It's inevitable that a certain fraction of people go off the deep edge. People are irrational, even (or perhaps mostly) people who are convinced they are entirely rational. Rationality is a fragile thing because emotion and confirmation bias are deeply woven into everyone's thinking.

For normal people are few more powerful emotional impulses than the urge to protect children. It should hardly be surprising that children come to harm from it.

Comment Re:DCMA Fair Use / Parody (Score 1) 218

Ah, but is it a parody of the copyrighted elements? That's the tack I'd take if I were Samsung's lawyer: this is not parodying Samsung's IP, it is quoting Samsung's IP in a literal, non-transformative way that is not actually parody.

Of course in my heart I'd hope to lose, but that argument is no more ridiculous than many others that have become established case law. Issues like privacy and IP are where fundamental values we have as a society cut against each other and generate innumerable weird corner cases.

Comment Re:So it appears . . . (Score 1) 184

It's not just how hard you check, but how incisively. It's easy to satisfy yourself that software's anticipated failure modes won't happen. What's tough is discovering ways of screwing up that have never happened before.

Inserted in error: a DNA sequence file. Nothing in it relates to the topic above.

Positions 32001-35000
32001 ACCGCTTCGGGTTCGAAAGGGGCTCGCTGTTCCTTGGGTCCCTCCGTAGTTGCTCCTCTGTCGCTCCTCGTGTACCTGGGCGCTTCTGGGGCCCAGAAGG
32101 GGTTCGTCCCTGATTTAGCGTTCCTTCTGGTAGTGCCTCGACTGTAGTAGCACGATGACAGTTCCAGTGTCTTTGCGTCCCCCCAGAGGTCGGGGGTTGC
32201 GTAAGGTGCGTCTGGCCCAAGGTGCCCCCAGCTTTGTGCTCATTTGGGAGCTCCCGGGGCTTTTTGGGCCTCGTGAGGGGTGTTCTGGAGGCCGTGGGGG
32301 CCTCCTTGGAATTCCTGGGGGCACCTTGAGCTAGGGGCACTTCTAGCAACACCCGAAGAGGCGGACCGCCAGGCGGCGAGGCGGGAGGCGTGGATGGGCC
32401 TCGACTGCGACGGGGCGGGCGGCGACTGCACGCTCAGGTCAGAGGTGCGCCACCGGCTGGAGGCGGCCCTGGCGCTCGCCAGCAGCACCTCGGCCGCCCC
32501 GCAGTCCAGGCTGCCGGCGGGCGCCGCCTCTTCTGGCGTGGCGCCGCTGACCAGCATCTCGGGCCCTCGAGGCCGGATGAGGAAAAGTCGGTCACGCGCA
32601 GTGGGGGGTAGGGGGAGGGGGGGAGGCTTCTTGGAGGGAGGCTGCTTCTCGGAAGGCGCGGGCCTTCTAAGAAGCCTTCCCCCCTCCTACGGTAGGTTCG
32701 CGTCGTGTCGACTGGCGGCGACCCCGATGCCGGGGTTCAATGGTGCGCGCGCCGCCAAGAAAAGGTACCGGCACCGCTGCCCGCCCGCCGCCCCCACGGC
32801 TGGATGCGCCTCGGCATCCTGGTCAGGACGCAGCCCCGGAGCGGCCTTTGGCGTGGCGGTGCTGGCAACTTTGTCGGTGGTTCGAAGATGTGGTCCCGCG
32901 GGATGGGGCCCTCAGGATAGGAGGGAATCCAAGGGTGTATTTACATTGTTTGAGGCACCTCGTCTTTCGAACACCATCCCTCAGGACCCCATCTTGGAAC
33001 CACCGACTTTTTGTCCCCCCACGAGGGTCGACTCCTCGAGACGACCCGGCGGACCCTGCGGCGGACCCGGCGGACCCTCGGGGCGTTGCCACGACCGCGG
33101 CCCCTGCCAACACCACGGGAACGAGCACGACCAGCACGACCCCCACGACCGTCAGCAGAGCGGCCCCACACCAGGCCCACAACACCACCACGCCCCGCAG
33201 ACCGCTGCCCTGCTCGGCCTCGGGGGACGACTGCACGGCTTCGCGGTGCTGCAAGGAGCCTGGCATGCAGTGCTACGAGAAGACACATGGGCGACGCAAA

That's why there's no substitute for experience. This gets back to the very roots of rocket science: the path to success passes through many, many failures.

Comment Re:Not to Sound iIke a Snowflake... (Score 4, Insightful) 228

It's not only that. The problem with most theories of eugenics is that they draw from experience with agricultural breeding of domesticated species. Humans are not domesticated; we're a wild species with massive genetic diversity compared to, say, purebred Arabian horses.

This means that with us sexual reproduction still does what it is supposed to do: generate genetic diversity in offspring. Look at large families. You get some who are tall and some who are short; some who have Grandpa Joe's nose and others that have Grandpa John's jaw, others who get both or neither. Even with litter of pedigreed puppies you'll get one total loser and if you're lucky one champion; and pedigreed dog litters are much more alike than any set of human siblings. And that's just physical traits; in terms of interests, talents, and success there is massive variability among siblings, although there is some correlation, in part due to economic circumstances, upbringing and education.